Operationally, things at Inflector were steady. But Clarke wanted more than the status quo—an issue over which he had butted heads with his late father. “My dad had no ambition to grow the business,” says Clarke, who saw growth as a natural outcome of providing great service. With new business in mind, Clarke spent his early days as CEO calling prospects himself. “I tried to meet with every contractor and consultant in the industry,” he says. “I wanted to let them know: We’re stable, we’re here to stay, and we want your business.” He was dogged; when he finally reached one prospect and introduced himself, its CEO said: “I know who you are. You’ve called my office 29 times.” The result: “A lot of people gave us a lot of business,” Clarke says. 

As new clients came in, Clarke honed Inflector’s edge by focusing on employee training and job-site innovation that enables the company to win tough jobs that other firms turn down. In one project, for instance, Inflector devised a new chute for removing hazardous material from buildings more efficiently and safely.

Clarke also learned on the job. “The biggest thing no one teaches you is cash flow,” he says. The slim margins and long payment schedules of the construction business were eye-opening: “I had to learn to make sure there was more coming in than was going out. This is the stuff that helps you scale.” 

To augment his learning, Clarke developed an informal board of advisors made up of friends of his father who were eager to see Inflector succeed. He also joined the Young Presidents’ Organization, becoming its youngest member in Canada, which has helped him to refine his leadership—and build valuable relationships. For instance, when a U.S.-based YPO colleague in the hotel business called him in a panic after asbestos was discovered in one of his properties, Clarke had a crew on-site the same day. That firm remains a loyal client today.

Strong personal networks helped in other areas, too: A friendly accountant tipped Clarke to an upcoming auction of heavy construction equipment. Clarke arranged financing with a banking contact and acquired a host of new assets for 10 cents on the dollar. That’s now the heart of Inflector’s new rental business, which last year sent dehumidifiers and related hardware as far afield as Texas, Florida and Puerto Rico.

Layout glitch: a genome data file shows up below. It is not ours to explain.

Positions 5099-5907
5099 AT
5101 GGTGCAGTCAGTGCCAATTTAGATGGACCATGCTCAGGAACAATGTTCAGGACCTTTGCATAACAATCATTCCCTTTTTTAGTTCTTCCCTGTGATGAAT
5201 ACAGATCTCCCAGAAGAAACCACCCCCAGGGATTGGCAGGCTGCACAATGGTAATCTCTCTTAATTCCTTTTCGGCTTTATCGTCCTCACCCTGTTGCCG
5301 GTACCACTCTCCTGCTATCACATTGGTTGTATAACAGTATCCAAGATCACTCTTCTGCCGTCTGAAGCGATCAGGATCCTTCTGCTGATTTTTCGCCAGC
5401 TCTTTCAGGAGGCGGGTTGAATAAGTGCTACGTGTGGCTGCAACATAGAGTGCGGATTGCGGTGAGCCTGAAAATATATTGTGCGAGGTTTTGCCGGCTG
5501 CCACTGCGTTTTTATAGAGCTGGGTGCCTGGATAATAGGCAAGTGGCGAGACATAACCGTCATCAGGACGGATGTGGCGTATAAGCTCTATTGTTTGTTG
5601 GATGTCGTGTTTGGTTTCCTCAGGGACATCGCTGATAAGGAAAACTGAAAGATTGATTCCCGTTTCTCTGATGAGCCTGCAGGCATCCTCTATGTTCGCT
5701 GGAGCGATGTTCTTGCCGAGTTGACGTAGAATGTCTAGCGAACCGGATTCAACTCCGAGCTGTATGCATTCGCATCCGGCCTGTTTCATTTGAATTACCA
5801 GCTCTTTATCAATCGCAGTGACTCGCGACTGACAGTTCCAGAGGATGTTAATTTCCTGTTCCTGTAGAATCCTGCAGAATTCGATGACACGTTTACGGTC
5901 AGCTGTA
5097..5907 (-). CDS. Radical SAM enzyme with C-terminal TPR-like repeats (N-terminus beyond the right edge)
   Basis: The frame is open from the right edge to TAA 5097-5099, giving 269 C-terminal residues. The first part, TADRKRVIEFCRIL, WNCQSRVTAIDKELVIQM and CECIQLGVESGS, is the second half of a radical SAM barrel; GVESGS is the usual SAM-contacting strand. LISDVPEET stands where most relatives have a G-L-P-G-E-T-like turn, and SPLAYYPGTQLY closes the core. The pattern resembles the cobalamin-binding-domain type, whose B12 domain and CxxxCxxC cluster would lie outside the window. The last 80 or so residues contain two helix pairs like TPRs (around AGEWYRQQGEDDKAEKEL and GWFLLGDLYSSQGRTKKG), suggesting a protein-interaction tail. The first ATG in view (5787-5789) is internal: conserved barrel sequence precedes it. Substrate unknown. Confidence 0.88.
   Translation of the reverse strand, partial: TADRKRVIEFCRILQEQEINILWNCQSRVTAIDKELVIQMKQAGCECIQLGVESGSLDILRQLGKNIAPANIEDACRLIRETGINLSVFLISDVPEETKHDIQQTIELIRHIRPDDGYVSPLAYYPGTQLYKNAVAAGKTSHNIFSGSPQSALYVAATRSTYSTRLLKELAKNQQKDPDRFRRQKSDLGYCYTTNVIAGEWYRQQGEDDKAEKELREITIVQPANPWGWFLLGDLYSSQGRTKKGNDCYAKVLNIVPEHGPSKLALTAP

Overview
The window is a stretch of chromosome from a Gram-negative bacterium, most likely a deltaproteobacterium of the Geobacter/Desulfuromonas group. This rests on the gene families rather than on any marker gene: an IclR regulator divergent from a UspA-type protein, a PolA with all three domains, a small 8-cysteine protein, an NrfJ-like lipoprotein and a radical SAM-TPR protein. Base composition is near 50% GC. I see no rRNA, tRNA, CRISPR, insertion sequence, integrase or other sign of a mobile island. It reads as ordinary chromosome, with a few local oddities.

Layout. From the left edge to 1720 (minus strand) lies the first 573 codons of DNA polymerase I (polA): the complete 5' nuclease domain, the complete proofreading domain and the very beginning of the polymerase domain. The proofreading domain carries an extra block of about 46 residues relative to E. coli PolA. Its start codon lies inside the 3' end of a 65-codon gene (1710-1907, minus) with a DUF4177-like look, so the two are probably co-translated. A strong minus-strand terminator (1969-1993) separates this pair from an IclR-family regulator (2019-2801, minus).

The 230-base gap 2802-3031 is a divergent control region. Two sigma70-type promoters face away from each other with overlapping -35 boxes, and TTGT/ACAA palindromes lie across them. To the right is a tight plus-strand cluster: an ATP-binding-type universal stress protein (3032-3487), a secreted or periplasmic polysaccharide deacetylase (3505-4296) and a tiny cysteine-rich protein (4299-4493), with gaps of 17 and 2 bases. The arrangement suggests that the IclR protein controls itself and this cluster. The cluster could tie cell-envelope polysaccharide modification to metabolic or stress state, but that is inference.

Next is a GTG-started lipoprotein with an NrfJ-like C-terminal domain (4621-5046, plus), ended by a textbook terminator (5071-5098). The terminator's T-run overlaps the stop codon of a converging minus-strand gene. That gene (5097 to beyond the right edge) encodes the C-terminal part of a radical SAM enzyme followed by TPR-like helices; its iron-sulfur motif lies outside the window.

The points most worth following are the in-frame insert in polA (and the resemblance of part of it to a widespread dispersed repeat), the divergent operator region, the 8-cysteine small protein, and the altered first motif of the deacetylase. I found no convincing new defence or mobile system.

Through hard work and strong relationship-building, Clarke managed to compensate for his family’s procrastination in planning for generational transfer. Not every business is so lucky, says Eric Gilboord, founder of Toronto-based WarrenBDC, which specializes in helping companies plan for sales and transfers of control. He advises family businesses to document all processes, and to create structures that allow the firm to run without the CEO present. “You end up with a manual that allows pretty much anybody to come in and take over,” says Gilboord, who also recommends holding a “fire drill” in which family, senior staff and advisors workshop what happens to the business if mom or dad passes away.

Ruth Steverlynck, a partner at Vancouver consultancy Your Family Enterprise, adds that these conversations can be awkward, but they are key to building trust among all affected parties. “And trust,” she says, “creates outcomes that will actually work.” 

At Inflector, Clarke’s navigation of a potentially fraught transition has earned him the faith of many—including his partner. “He’s on the go all the time. He asks people what they think, and he listens,” says Walsh. “I had no idea we could get to this level.”

Comments are closed.